Fixedodds betting terminal limit Uturn to save 120 lives

Fixedodds betting terminal limit Uturn to save 120 lives

Chancellor Philip Hammond’s U-turn on a £2 bets cap on high stakes gaming machines will save 120 lives.

Former sports minister Tracey Crouch said, on average, one person hooked on fixed-odds betting terminals takes their life each working day.

In the Budget last month, Mr Hammond postponed a ­crackdown until next October.

Last week he brought it forward to April after protests.

Ms Crouch, who had quit as a minister over the hold-up, said There was never any excuse for delay. Bringing forward by six months the day maximum stakes are capped will save an estimated 120 lives.

She congratulated our sister paper the Sunday People for its crusade to end the scandal of vulnerable punters losing up to £100 every 20 seconds.

Ms Crouch said Featuring the stories of those who were damaged by fixed-odds betting terminals made a big difference.

Liz Ritchie – whose son Jack’s death led to Tracey Crouch quitting as a sports minister – has hailed MPs who backed her campaign against fixed-odds betting terminals.

Ms Crouch resigned in protest at delays on a stakes cap after hearing how Liz Ritchie’s gambling addict son Jack, 24, took his own life last November.

Liz, 62, of the charity Gambling With Lives, said We’ve had cross-party support, some big-hitters. They have been magnificent. This is politics at its best.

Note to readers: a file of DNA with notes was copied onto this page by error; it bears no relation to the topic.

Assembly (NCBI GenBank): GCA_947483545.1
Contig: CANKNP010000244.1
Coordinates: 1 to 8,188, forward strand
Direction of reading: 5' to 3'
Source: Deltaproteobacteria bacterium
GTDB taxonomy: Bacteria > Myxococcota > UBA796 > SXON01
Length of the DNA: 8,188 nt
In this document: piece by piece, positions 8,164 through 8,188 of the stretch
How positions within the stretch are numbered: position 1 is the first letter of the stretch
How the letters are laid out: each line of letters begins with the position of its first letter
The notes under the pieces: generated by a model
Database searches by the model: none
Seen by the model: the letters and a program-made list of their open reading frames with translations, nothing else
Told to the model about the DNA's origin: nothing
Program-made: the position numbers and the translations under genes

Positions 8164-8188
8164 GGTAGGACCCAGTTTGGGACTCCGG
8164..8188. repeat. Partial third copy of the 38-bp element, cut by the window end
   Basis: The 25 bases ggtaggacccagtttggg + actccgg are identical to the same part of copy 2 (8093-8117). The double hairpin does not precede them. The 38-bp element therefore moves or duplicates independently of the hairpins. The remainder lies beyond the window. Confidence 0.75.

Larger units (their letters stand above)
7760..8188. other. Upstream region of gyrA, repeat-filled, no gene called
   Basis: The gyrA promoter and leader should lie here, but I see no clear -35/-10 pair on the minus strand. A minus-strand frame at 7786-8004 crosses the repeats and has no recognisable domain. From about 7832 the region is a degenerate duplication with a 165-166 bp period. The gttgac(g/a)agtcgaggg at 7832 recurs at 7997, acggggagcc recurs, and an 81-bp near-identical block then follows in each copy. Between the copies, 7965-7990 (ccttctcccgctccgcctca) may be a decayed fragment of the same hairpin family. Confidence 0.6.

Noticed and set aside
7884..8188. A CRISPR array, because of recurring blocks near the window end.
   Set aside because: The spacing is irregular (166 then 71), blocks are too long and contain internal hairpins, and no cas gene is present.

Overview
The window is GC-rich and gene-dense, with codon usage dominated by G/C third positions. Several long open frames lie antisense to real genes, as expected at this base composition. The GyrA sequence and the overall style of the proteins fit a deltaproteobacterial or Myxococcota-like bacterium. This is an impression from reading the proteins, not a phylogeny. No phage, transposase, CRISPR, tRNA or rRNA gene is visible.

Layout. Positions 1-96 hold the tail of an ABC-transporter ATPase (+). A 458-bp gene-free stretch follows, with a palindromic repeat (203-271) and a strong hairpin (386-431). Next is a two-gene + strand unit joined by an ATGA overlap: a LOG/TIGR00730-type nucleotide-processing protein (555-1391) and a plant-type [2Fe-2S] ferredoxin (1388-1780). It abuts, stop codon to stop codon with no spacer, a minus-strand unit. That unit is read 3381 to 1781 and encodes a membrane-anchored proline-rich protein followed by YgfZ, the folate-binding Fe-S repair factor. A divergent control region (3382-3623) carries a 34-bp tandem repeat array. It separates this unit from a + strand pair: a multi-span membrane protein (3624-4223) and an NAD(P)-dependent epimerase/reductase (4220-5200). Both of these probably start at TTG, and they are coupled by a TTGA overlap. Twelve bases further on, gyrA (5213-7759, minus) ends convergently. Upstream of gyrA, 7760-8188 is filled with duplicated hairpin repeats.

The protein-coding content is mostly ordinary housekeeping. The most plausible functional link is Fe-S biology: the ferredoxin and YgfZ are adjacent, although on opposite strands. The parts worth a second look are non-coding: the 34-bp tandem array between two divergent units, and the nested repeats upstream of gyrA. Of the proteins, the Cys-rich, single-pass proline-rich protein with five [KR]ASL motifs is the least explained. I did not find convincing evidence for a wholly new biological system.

But she added It is worth noting Tracey had to resign, that was poor.

Clearly she wasn’t supported by those at the top, the Chancellor or the Prime Minister. Now we will have to see if they do the job properly.

It is worth noting that Tracey had to resign, that was poor. Clearly she wasn’t supported by those at the top, the Chancellor or the Prime Minister. Now we will have to see if they do the job properly.

He son Jack killed himself last November after moving to Vietnam to teach English.

Liz and husband Charles, 64, believe their son was groomed by the gambling industry

He started betting on the fixed-odds machines, known as the ‘crack cocaine of gambling’, where players can lose up to £100 every 20 seconds.

At his worst he was losing £1,000-a-month, although his mum said that was only for a short period of time.

Speaking about the death of her son she said It’s the worst thing that could ever happen. He knew how loved he was and how his family wanted to help him. We didn’t care about the money, but they get to the stage where they think the world would be better off without them.

The family believe Jack was targeted by the firms online which led him to start gambling again after months of not gambling.

There are adverts, emails, offers, all encouraging people to gamble. These firms have all the information they need to target these young men.

The online gambling and online casinos are just as dangerous as fixed-odds machines

The Chancellor said he responded to lobbying from the gambling industry saying they needed to safeguard their shareholders.

They they traded people’s lives for profits. Thankfully the response has been magnificent and they did change that decision.

News Source MirrorNews

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